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Protesters want temporary environmental protection order against mine firm

/ 10:30 PM March 18, 2013

PROTESTERS camp outside the Mines and Geosciences Bureau office in Caraga, Surigao. Contributed photo

SURIGAO CITY—They’re in it for the long haul.

Dozens of protesters who have camped outside the regional office of the Mines and Geosciences Bureau (MGB) here have vowed a no-letup demonstration unless the mining company they accuse of destroying their locality stops operating.

The protesters, mostly from Cantilan town in Surigao del Sur, are demanding that the MGB enforce a temporary environmental protection order (Tepo) issued against Marcventures Mining and Development Corp. in November 2010. They have slept and eaten in makeshift tents they constructed just outside the MGB compound since arriving on March 11.


Simultaneously, Manobo tribesmen blocked the Marcventures’ access road in Barangay Cabangahan in Cantilan yesterday morning, demanding from the company a stop to its operation within their 2,000-hectare ancestral domain. The firm mines nickel ores within a 4,700-hectare area that straddles Cantilan and Carrascal towns.

Jimmy Bad-ao, Manobo tribal chieftain in the area, said they have only one demand: “We want Marcventures to leave our ancestral domain—nothing else.”

Bad-ao said they would continue blocking the roads leading to their ancestral domain unless Marcventures abandons the area and pull out their equipment.

“We won’t leave until we are assured that Marcventures can no longer operate on the basis of the Tepo,” Emma Hotchkiss, chairperson of civil society group Nagpakabana na CarCanMadCarLanon, told the Inquirer.

Marventures said it has complied with the 72-hour Tepo and argued that the court order extending the injunction was illegal.

“To say that the 72-hour Tepo is still in effect after the lapse of 72 hours is contrary to Rule 2, Section 8 of Administrative Matter No. 09-6-8 issued by the Supreme Court,” said lawyer Noel A. Libres, the firm’s corporate secretary.

The provision of the Rules of Procedures for Environmental Cases states: “If it appears from the verified complaint with a prayer for the issuance of an Environmental Protection Order that the matter is of extreme urgency and the applicant will suffer grave injustice and irreparable injury, the executive judge of the multiple-sala court before raffle or the presiding judge of a single-sala court, as the case may be, may issue ex parte a Tepo effective for only 72 hours from date of the receipt of the Tepo by the party or person enjoined. Within said period, the court where the case is assigned shall conduct a summary hearing to determine whether the Tepo may be extended until the termination of the case.”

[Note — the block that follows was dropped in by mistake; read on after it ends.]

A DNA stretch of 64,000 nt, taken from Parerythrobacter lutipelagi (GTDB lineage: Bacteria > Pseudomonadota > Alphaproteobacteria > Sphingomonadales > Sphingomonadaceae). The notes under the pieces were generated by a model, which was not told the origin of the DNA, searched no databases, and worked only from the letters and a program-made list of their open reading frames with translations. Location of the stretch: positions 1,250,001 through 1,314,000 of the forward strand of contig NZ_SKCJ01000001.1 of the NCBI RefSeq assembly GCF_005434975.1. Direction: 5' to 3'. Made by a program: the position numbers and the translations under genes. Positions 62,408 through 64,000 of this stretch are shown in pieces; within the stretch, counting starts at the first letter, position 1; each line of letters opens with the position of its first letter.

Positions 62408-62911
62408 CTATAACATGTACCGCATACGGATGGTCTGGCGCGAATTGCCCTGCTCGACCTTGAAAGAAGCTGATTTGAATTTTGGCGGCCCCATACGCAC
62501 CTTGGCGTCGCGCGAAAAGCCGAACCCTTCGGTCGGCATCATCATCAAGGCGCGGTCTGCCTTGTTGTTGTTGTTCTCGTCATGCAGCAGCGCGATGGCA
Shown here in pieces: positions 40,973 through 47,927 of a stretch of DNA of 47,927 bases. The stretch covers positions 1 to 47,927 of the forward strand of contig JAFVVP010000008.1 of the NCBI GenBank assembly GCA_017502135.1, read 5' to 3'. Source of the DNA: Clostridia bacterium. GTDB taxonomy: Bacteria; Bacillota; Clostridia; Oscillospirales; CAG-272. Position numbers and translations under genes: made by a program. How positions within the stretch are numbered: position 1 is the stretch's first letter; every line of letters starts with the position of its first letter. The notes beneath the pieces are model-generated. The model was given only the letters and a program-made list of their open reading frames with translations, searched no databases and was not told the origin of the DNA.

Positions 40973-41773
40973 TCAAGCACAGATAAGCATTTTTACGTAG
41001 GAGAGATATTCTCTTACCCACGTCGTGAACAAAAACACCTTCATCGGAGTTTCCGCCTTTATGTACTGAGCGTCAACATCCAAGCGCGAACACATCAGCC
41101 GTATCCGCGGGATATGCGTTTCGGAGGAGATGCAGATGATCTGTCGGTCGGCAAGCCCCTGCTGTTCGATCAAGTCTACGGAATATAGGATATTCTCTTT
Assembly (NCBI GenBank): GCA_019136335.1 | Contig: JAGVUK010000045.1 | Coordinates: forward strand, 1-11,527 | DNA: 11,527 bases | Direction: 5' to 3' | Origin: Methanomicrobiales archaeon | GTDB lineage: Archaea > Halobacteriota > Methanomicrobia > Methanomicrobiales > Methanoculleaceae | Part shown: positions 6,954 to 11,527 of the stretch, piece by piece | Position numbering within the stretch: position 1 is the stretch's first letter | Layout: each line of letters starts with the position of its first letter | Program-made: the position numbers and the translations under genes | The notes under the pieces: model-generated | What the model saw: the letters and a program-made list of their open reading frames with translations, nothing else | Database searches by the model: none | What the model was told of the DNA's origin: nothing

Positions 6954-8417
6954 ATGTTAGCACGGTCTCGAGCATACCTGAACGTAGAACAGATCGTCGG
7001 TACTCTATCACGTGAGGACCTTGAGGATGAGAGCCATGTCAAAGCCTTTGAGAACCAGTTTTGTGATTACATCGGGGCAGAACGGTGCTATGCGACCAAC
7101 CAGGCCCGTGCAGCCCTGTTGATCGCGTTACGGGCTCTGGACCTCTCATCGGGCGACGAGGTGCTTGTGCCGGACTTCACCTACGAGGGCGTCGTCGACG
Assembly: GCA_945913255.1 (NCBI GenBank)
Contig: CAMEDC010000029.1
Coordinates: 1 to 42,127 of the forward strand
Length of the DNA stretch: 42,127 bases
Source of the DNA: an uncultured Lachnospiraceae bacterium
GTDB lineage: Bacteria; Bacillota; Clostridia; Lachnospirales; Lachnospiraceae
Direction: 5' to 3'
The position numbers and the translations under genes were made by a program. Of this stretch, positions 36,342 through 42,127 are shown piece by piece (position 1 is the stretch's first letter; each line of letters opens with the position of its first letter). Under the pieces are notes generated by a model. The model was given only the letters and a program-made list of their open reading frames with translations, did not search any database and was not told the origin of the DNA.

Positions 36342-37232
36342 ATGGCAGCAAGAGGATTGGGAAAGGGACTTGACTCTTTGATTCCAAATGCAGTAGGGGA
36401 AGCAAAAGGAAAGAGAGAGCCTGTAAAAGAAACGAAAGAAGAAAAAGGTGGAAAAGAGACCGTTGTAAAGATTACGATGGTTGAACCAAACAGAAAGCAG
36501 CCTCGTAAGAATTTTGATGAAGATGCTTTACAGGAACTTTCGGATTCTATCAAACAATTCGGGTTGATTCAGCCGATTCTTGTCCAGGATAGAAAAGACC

Citing this rule, Libres said extending the Tepo could not have been legally possible because “no summary hearing was conducted, no evidence was presented by the complainant and there was no extension effecting the Tepo” within its 72-hour life.


The regional court in Cantilan, which issued the Nov. 10, 2010, Tepo, issued the extension order only on May 26, 2011, stating that the “Tepo issued by this court is declared still subsisting and effective until there is an order lifting, revoking or dissolving it.”

This legal conundrum has put MGB-Caraga Director Roger de Dios in a bind.

De Dios, who assumed office only last October and inherited the case from Director Alilo Ensomo, took the same line as his predecessor, saying the case is best settled in courts and that the matter is no longer in the hands of the MGB.

But Chito Trillanes, Social Action Center spokesperson, views De Dios’s position as inaction on the MGB’s part.

“The MGB is a regulatory body but it sadly refuses to do its duty on this matter,” said Trillanes, noting that on Aug. 18, 2011, MGB Director Leo Jasareno ordered the MGB-Caraga to enforce the Tepo.

Trillanes and other antimining groups have accused Marcventures of destroying a declared watershed forest reserve where it conducts nickel mining operations.

They allege that the company’s operations have drastically reduced the water volume in Cantilan and Madrid towns to the detriment of farmers who depend on a stable water supply to sustain their crops. Danilo Adorador III, Inquirer Mindanao

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